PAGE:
1. It is attributed to rapid ventricular filling and is found in relatively hyperkinetic circulation in young persons. It is heard in diseases in which the mitral diastolic flow is increased as occurs in mitral regurgitation and ventricular septal defect.
2. It is an important sign of heart failure due to any cause. In heart failure, the atrial pressure is increased and the early filling of the ventricle is rapid.
3. It may be heard shortly after myocardial infarction or in diseases where the distensibility of the ventricular muscle is altered. The sound arises from vibrations in the atrioventricular valve structures and in the ventricular muscle.
Fourth Heart Sound S4
Gallop sounds heard during atrial contraction is called fourth heart sounds (S4). An S4 is often heard when the ventricle is enlarged or hypertrophied and therefore resistant to filling. Such a circumstance may be associated with CAD, hypertension, or stenosis of the aortic valve. On rare occasions, all four heart sounds are heard within a single cardiac cycle, giving rise to what is called a quadruple rhythm. It is never heard in normal individuals. The presence of the fourth heart sound is always considered as abnormal.
Causes OF S4
1. It is caused by atrial contraction.
2. It is produced by the vibration set up within the ventricle due to the inflow of blood produced by atrial systole.
Character of S4
2. Occurs just before the first sound, i.e. late in the diastole.
Significance of S4
1. It always indicates an increased stiffness or non-compliance of the ventricles. Therefore, when the bolus of blood is delivered into the ventricle by atrial contraction, it facilitates a sudden increase in ventricular pressure.
2. It is seen in left ventricular hypertrophy due to hypertension, myocardial infarction, pulmonary embolism, and pulmonary hypertension.
Triple Heart Sound
This consists of three heart sounds: the first and second heart sounds, and the third sound can be either the third or fourth heart sound.
1. The triple rhythm associated with the normal heart rate may not be a serious one, but if it is present with a definite cardiac pathology, it may signify the seriousness of the condition.
2. When the heart rate increases to more than 100 per minute, the triple rhythm is called gallop rhythm, because it produces a typical cadence of the gallop of a horse.
Murmur occurs due to turbulence in the blood flow at or near a valve, or an abnormal communication within the heart. Murmurs differ from the heart sounds in the sense that these are of longer duration and higher frequency, whereas heart sounds have shorter duration and lower frequency. When a murmur is present, the following points are carefully noted.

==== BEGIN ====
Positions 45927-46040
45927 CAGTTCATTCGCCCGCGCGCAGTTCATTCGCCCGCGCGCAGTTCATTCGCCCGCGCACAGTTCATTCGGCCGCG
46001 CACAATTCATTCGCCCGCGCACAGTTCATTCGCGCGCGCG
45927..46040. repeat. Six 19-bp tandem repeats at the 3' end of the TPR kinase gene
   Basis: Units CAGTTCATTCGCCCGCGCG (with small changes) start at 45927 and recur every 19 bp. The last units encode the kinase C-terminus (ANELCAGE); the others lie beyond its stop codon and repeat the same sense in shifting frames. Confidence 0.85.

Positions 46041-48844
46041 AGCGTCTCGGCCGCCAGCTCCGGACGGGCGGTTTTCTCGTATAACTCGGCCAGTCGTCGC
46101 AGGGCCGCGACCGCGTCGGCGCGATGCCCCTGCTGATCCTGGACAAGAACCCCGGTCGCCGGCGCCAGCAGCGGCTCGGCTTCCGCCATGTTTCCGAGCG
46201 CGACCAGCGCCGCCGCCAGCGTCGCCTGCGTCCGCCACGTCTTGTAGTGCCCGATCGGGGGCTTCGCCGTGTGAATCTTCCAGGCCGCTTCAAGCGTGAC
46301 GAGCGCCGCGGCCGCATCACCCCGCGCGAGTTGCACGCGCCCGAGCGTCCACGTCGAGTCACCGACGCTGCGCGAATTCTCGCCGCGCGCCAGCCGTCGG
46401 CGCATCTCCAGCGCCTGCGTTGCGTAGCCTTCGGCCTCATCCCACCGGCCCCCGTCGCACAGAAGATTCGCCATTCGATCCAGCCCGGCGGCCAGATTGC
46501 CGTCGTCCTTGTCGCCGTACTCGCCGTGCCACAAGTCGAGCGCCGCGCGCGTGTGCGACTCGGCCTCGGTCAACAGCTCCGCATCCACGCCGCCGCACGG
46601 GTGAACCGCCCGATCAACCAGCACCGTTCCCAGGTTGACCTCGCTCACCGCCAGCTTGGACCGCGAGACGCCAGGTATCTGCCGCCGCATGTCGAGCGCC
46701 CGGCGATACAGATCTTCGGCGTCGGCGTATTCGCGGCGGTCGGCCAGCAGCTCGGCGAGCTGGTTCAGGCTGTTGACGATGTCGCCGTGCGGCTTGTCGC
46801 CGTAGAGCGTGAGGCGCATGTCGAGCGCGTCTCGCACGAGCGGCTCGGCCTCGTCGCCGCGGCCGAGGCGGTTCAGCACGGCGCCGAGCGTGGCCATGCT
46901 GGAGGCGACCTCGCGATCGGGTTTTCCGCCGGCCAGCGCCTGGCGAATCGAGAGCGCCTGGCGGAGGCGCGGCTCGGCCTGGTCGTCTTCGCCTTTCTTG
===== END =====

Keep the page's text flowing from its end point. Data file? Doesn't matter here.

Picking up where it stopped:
Site of Origin: The area over which murmur is maximally heard is noted. The point of maximal intensity usually (but not always) indicates its site of origin.
Timing and duration: Depending on the timing of murmur, murmurs are classified into systolic, diastolic, or continuous. Depending on the duration, it may be early diastolic, mid-diastolic, early systolic, pan-systolic, etc.
Character: The murmur may be soft-blowing to harsh, rough, and rumbling. Loud and rough murmurs are usually associated with organic valvular and congenital lesions.
Radiation (Conduction): From the site of maximum intensity, auscultation is performed in different directions to detect whether the murmur is localized or conducted to other parts. Conduction is characteristic of some murmurs, e.g. the murmur of mitral stenosis is usually localized whereas the murmur of mitral incompetence selectively propagates towards the axilla.
Relation with respiration: During inspiration, the stroke volume of the right ventricle increases while that of the left ventricle decreases. Therefore, any murmur becoming louder during inspiration is considered to originate from the right ventricle, and any murmur increasing during expiration is attributed to originate from the left side of the heart.
Ejection systolic murmurs are associated with ventricular outflow tract obstruction and occur in mid-systole with a crescendo–decrescendo pattern, reflecting the changing velocity of blood flow. pansystolic murmurs maintain a constant intensity and extend from the first heart sound throughout systole to the second heart sound, sometimes obscuring it. They occur when blood leaks from a ventricle into a low-pressure chamber at an even or constant velocity. Mitral regurgitation, tricuspid regurgitation and ventricular septal defect are the only causes of a pansystolic murmur. Late systolic murmurs are unusual but may occur in mitral valve prolapse if the mitral regurgitation is confined to late systole, and hypertrophic obstructive cardiomyopathy if dynamic obstruction occurs late in systole.
These are due to accelerated or turbulent flow across the mitral or tricuspid valves. They are low-pitched noises that are often difficult to hear and should be evaluated with the bell of the stethoscope. A mid-diastolic murmur may be due to mitral stenosis (located at the apex and axilla), tricuspid stenosis (located at the left sternal edge), increased flow across the mitral valve (for example, the to-and-fro murmur of severe mitral regurgitation) or increased flow across the tricuspid valve (for example, a left-to-right shunt through a large atrial septal defect). Early diastolic murmurs have a soft, blowing quality with a decrescendo pattern and should be evaluated with the diaphragm of the stethoscope. They are due to regurgitation across the aortic or pulmonary valves and are best heard at the left sternal edge, with the patient sitting forwards in held expiration.